16. Erik
    Erik says:

    It’s a bit unfair to deem this party a “racist rager” but maybe insensitive is a better word. I think we can all agree that this party was well intentioned. But don’t kid yourselves, you didn’t organize this fiesta to celebrate Mexican culture, you’re just using Mexican culture as an excuse to party (which is fine). As a minority, I can take these little jabs but they do add up, and maybe this just broke Melissa’s tolerance threshold. Again, it isn’t ignorance but rather insensitivity that can make someone feel uncomfortable, and one should not feel uncomfortable amongst their peers.

    On a slightly less diplomatic note, the overwhelming sense of entitlement that some individuals have displayed through these comments, many of which are coming from the said fraternity, is painful to read. Don’t get all butt hurt just because someone is challenging you, bro.

  17. Anon
    Anon says:

    I am a pi kapp pledge. Both my parents immigrated here from Mexico and my first language is Spanish and grew up in the streets of LA. I still believe this theme is hilarious

    • Cassandra
      Cassandra says:

      With all due respect, you may think this theme is hilarious, but you have to be aware of the opinions of others- the party was for everyone to attend, and sometimes humor doesn’t translate in the manner than you think it might.

  18. Sam
    Sam says:


    Actually, not really. Like one of the members of the fraternity itself said, there was a line crossed. Border patrol isn’t evoked for people in Mexico. The pickpockets and [poor] kids selling you gum is preceded by “what not to expect.” You know, as if that’s what these Pi Kappa guys consider a trip to Mexico like. Which obviously suggests these guys don’t need to party, they need to read a book.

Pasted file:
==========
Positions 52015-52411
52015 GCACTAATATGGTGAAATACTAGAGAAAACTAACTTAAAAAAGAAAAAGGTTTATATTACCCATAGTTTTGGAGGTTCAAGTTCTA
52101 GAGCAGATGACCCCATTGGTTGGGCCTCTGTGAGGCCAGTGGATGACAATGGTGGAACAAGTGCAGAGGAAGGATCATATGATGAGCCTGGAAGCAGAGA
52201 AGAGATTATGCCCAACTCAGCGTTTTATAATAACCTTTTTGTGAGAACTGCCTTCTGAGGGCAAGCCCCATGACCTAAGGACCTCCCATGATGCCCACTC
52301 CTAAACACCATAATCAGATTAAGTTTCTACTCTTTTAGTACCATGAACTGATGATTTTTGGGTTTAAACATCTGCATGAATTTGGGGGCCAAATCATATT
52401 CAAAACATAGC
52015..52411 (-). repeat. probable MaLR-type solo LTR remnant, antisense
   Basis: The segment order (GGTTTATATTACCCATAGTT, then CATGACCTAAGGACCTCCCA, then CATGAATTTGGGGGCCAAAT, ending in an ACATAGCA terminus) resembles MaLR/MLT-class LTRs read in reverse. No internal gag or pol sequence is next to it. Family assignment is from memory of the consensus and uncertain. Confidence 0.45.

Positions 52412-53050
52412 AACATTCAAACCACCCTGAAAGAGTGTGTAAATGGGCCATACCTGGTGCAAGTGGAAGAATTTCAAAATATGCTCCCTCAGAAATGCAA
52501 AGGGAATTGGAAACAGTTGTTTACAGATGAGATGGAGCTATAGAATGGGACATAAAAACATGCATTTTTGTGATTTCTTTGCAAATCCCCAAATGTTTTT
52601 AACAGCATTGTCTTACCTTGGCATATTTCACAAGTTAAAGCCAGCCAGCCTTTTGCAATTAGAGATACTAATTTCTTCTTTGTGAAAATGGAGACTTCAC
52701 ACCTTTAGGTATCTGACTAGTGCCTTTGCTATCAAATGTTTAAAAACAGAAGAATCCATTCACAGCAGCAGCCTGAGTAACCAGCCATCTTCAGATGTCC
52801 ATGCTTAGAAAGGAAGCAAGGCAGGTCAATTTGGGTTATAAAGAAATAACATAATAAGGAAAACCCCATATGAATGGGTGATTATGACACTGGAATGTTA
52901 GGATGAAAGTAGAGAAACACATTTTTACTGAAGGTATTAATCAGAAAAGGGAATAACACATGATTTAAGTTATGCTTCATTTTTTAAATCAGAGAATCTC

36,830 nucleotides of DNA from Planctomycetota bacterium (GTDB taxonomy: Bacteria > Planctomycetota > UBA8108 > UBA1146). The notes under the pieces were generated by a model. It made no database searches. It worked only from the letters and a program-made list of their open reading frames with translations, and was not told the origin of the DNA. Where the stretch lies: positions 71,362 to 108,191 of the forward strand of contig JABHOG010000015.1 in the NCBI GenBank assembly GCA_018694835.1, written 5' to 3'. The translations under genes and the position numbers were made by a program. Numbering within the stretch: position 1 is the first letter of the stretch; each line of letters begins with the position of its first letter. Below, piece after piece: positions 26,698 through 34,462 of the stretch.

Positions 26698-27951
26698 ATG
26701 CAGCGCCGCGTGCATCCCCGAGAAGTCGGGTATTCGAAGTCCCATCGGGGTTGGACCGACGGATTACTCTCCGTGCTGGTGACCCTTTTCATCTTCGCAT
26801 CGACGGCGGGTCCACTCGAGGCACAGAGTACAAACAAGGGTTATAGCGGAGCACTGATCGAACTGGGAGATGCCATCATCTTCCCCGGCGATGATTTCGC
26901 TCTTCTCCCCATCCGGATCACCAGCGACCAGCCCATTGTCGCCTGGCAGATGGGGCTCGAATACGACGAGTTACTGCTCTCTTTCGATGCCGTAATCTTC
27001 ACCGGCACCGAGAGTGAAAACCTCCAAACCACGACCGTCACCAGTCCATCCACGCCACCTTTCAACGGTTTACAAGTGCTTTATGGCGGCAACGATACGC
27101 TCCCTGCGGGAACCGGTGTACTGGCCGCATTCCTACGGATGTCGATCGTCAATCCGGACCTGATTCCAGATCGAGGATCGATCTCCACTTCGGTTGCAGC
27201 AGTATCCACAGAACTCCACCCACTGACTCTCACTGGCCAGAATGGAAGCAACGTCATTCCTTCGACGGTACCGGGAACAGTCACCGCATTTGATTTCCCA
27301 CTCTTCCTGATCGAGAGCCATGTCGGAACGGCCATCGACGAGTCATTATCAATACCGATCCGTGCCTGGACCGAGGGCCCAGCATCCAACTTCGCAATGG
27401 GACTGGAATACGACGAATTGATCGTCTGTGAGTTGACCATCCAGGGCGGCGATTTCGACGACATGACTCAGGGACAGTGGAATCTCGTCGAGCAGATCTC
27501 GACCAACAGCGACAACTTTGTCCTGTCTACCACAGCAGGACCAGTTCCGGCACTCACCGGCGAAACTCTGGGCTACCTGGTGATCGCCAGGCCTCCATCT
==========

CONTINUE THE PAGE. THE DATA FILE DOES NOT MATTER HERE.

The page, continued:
“Comments meant to..provoke a response”? Oh, you mean like words?

    And with your use of analogy we could also say, “why let men join fraternities, it just perpetuates the stereotype of the dull, druggie, tasteless male.”

    Which oh goodness, we certainly know is not true.

    Though let’s have THAT theme party. <–(That's satire.)

    I'm kidding. Of course that would be in bad taste. And probably a little boring in my opinion.

    ps. To that guy making "A Bold Claim," you don't make sense. First you say she's making a "bold" accusation to call everyone affiliated with that party a racist. Then you say "maybe you're not slandering the attendees." You can't have both.

    And btw, there's a difference between Mark Twain and the "description's creator." Mark Twain was funny.

    • A bold claim
      A bold claim says:

      obviously the guys dont think mexico is just border patrol & kids selling gum, since that is just the border, not even mexico. By saying that is ‘what not to expect’ they are acknowledging how bad that stuff is.

      i’d be be down for a ‘frat’ themed party. it would be like Jimmy Tatro’s videos: a mockery of ‘frat’ culture. i think it would be funny, but we can never have a themed party because somewhere in the world might find it offensive.

      Sorry it was hard for you to understand Sam. I said I believed she was accusing everyone who would have attended the party of being racist. Then i thought that maybe that’s not the case. Maybe she isn’t slandering the attendees, just the party description writer. Then i wrote a response to that. In other words i wrote a response to both possibilities because i didn’t want to assume one or the other because i don’t know what Melissa thinks.

      I told this to someone else but apparently it was unclear: I asked Melissa if she understood Mark Twain novels: ‘Do you appreciate Mark Twain?’. Mark Twain is a famous satirist so if she understood Mark Twain she should clearly see the very cheesy satire in the party description.

  19. A bold claim
    A bold claim says:

    First I’d like to say that some of the truly hurtful, slanderous, rude, & tasteless comments on here should not be implied to be from a brother of Pi Kappa Phi.

    To Melissa,

    I’m bitter sweetly enjoyed that you brought this up because I wanted to address the Duke article this morning. Now it is even more relevant to me.